Chapter 4: Invasion of the Body Snatchers, looks at the Resurrectionists, those who stole bodies from graves and sold them to medical schools. Although I’ve read some fiction about the subject and knew about Hare and Burke, I didn’t quite realise it was such an organised trade and the huge amounts of money involved. The inquiries and the law changes these incidents caused are discussed, and it is difficult to imagine how such events could have been ignored for so long, but there were powerful interests at play.

Chapter 5: The Real Oliver Twist, focuses on how life was like for children living in poverty, and it reminds us that studies of the 1840s showed that half the children born in the UK at that time died before age five. Children living of picking up dog’s dung, or being trained to become pickpockets or worse were not only the protagonists of fictional stories. They were all too real.

Chapter 6: Fallen Women, talks about prostitution, and I was fascinated by the author’s account of the biography and writings of French writer and activist Flora Tristan, a woman who was a feminist, a social commentator and reformer, who rather than blame prostitution on women’s lack of morals, blamed society and the lack of opportunities for women to get an education and make an honest living. She talked to prostitutes and wrote about what she found in 1840 and she anticipated some of Marx and Engels ideas. A woman I definitely want to learn more about.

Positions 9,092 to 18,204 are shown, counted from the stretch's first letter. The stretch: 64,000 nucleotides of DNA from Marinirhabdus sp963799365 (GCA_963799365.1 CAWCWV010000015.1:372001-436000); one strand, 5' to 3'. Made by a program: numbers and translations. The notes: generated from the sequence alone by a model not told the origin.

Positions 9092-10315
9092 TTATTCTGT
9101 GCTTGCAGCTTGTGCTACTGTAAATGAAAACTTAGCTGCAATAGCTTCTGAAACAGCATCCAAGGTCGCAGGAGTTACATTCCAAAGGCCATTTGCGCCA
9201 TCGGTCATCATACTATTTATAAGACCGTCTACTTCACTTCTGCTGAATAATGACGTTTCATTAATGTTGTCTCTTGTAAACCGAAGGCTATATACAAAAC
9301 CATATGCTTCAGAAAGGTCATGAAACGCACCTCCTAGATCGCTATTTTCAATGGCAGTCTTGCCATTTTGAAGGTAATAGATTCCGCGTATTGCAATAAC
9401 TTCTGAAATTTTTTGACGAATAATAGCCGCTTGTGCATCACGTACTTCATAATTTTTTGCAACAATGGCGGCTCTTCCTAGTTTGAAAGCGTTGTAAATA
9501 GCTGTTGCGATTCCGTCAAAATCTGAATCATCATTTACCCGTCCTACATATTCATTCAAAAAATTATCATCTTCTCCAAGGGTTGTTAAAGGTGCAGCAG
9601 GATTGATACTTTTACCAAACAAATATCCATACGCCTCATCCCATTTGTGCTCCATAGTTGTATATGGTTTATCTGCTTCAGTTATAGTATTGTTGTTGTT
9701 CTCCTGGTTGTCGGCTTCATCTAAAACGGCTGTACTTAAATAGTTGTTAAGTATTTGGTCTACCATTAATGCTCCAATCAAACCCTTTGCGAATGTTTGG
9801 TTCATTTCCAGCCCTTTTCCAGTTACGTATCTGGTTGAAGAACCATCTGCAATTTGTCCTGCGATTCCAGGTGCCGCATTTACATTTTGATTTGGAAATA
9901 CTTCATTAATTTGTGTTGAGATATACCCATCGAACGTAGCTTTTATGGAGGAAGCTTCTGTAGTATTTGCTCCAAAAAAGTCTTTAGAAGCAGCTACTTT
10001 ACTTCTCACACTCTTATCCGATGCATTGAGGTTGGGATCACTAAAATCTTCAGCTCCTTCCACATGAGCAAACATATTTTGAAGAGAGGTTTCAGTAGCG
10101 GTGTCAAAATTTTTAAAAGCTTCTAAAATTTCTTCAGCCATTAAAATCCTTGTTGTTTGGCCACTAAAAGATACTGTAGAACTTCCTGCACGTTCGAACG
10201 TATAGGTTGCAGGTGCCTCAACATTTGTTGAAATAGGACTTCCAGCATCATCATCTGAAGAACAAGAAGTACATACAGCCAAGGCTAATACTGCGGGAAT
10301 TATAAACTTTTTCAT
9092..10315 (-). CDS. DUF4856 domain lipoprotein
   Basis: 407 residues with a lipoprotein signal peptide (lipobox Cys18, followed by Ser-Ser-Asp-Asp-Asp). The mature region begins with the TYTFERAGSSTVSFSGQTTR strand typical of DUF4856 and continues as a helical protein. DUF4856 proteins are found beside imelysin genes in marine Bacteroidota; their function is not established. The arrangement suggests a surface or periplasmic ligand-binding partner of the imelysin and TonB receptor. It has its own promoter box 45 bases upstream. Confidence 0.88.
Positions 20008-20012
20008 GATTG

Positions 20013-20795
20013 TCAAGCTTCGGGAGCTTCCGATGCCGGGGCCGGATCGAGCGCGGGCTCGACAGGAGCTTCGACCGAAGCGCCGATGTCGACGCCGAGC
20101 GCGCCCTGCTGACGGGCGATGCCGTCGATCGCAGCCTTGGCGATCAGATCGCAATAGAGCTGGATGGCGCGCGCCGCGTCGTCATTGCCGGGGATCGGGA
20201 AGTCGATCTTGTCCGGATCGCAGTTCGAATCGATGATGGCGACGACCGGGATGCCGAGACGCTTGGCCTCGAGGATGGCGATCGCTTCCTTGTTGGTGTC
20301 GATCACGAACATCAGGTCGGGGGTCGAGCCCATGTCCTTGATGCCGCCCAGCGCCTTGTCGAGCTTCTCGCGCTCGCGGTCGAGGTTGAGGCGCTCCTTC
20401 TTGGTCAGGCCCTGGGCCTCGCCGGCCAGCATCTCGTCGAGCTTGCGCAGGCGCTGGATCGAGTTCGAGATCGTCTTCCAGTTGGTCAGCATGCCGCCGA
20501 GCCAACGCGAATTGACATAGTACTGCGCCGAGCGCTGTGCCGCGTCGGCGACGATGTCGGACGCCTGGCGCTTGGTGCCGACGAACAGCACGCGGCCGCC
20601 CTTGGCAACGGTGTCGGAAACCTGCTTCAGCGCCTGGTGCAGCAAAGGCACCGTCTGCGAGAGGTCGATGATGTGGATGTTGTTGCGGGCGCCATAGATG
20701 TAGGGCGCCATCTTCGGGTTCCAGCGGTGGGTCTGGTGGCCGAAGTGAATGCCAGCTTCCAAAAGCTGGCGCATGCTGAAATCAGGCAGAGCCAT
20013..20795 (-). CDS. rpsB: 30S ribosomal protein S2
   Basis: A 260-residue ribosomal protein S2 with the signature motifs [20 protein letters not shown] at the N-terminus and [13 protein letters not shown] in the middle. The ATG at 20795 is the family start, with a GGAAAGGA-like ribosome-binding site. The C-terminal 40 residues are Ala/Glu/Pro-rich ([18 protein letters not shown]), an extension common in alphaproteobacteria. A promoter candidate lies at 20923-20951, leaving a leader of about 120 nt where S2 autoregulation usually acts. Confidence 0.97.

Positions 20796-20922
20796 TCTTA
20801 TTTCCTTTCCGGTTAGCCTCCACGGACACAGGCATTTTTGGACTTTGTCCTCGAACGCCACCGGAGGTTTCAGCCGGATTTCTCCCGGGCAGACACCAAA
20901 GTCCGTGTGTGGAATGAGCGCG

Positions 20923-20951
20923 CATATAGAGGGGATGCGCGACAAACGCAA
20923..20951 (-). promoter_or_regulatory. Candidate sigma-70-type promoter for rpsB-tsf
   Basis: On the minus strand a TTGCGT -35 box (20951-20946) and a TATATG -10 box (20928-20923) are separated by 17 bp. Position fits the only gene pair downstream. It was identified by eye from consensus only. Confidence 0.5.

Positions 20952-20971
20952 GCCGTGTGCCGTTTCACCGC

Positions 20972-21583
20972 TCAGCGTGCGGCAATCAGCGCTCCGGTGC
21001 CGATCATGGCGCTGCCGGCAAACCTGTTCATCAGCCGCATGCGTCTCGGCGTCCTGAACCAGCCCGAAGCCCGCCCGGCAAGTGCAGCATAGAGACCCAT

Chapter 7: The Greeks Had a Word for It, talks about pornography, the ups and downs its publishers went through (as the period grew less and less tolerant), and it starts by reminding readers of the fact that pornography as a subject is very ancient, as people digging in Pompeii and Herculaneum found out. Many ancient objects of this nature that were recovered made it into private collections, mostly those of discerning gentlemen, and many museums had (and still have) hidden stashes of them. I was surprised by how much I enjoyed this chapter, not because of the topic, or the content of the books mentioned (although some of the samples are hilarious) but because of the cat-and-mouse games writers and publishers played with the authorities and also of the evident hypocrisy of the whole endeavour.